“The RCMP and/or CBSA were acting as agents of the FBI for the purpose of obtaining and preserving evidence,” alleges a memorandum of fact and law filed by the defence.
“The question that remains is to what extent and how the FBI were involved in this scheme.”
The materials collected by the defence were released ahead of an eight-day hearing scheduled for September, in which the defence is expected to argue for access to more documentation ahead of Meng’s extradition trial.
The Attorney General of Canada has yet to file a response and none of the allegations have been tested in court.
Meng’s arrest at Vancouver airport has sparked a diplomatic crisis between Canada and China and drawn international scrutiny of Canadian extradition laws.
She was arrested at the behest of the U.S., which is seeking her extradition on fraud charges in violation of sanctions with Iran.
Both Meng and Huawei have denied any wrongdoing. Meng is free on bail and is living in one of her multimillion-dollar homes in Vancouver.
The RCMP and CBSA did not immediately respond to requests for comment on the documents but have said in a response to a civil claim that border officials only examined Meng and her luggage for immigration and customs purposes.
Meng extradition trial won’t begin until Jan. 20, but the court documents shed light on her defence team’s planned arguments that her arrest was unlawful and for the benefit of the United States.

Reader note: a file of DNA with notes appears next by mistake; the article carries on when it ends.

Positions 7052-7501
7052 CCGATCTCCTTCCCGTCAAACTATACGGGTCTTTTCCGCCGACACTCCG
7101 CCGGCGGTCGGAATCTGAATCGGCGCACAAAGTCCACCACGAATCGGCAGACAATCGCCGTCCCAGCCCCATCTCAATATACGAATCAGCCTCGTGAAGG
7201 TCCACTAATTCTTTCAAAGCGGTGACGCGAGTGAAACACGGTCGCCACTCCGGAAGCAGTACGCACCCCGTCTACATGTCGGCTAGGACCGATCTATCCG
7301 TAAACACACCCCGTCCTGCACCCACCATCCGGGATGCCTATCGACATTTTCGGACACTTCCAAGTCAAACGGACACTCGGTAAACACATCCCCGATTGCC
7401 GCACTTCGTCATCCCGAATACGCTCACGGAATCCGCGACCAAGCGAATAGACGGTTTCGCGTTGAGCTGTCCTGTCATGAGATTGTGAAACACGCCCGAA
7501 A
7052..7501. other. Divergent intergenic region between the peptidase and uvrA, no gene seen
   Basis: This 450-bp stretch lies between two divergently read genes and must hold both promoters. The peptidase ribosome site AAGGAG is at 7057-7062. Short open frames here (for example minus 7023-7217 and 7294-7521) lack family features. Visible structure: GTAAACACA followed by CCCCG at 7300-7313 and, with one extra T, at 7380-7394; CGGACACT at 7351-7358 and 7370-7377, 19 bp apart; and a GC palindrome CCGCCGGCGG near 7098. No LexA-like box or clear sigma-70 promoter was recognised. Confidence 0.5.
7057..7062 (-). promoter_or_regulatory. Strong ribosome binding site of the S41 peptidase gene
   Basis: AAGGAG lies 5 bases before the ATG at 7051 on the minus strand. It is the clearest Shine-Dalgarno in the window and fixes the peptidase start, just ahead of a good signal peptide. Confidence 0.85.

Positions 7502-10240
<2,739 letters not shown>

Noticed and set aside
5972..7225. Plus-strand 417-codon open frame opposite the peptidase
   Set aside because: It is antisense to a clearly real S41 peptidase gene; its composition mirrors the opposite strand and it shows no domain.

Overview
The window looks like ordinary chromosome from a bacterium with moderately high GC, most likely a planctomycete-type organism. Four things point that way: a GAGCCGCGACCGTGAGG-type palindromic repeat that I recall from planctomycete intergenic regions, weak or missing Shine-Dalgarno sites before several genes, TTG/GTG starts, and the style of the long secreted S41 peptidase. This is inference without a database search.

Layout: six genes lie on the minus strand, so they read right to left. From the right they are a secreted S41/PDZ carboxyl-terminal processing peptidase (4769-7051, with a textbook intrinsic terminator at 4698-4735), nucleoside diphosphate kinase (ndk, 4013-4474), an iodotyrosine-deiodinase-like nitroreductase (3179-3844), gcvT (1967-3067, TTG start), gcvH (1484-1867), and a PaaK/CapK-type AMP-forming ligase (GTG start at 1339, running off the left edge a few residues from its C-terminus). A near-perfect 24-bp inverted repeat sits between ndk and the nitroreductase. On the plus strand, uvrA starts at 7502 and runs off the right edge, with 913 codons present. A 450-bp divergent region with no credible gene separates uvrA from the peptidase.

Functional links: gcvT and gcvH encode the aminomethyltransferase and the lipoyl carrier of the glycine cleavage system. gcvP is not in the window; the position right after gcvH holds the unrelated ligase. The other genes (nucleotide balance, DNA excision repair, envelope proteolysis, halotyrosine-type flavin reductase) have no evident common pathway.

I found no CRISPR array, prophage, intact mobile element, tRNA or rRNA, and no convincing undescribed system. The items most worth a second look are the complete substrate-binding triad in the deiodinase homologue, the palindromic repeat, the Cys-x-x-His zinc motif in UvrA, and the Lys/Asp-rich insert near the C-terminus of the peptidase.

“These are allegations of a purposeful violation of a court order and the abuse of important Canadian legal norms for improper purposes, namely, to further the objectives of the requesting state,” the defence says.
They plan to argue that the U.S. committed an abuse of process by using the extradition proceedings for political and economic gain. Parts of the defence are comments by U.S. President Donald Trump that he would intervene in Meng’s case “if necessary.”
The seizure of electronics and questioning of Meng by border officials in Canada also follows a pattern of how Huawei employees have been treated at U.S. ports of entry.
“This targeting has included the apparent abuse of customs and immigration powers to search and question Huawei employees at various U.S. ports of entry,” the documents say.
The defence accuses officers of intentionally poor note keeping that obscures what exactly happened, including why the arrest plan apparently changed.
The documents suggest that Canadian officials initially planned to arrest Meng “immediately” after she landed, by boarding the plane before she got off. Instead, three CBSA officers immediately detained Meng when she disembarked the plane while two RCMP officers stood nearby and watched, despite their knowledge of the warrant calling for her “immediate” arrest, the defence says.
The defence argues spotty notes kept by the CBSA officers constitute a “strategic omission.”
“When assessed together, a clear pattern emerges from these materials: the CBSA and the RCMP have strategically drafted these documents to subvert the applicant’s ability to learn the truth regarding her detention,” the defence says.
Amy Smart, The Canadian Press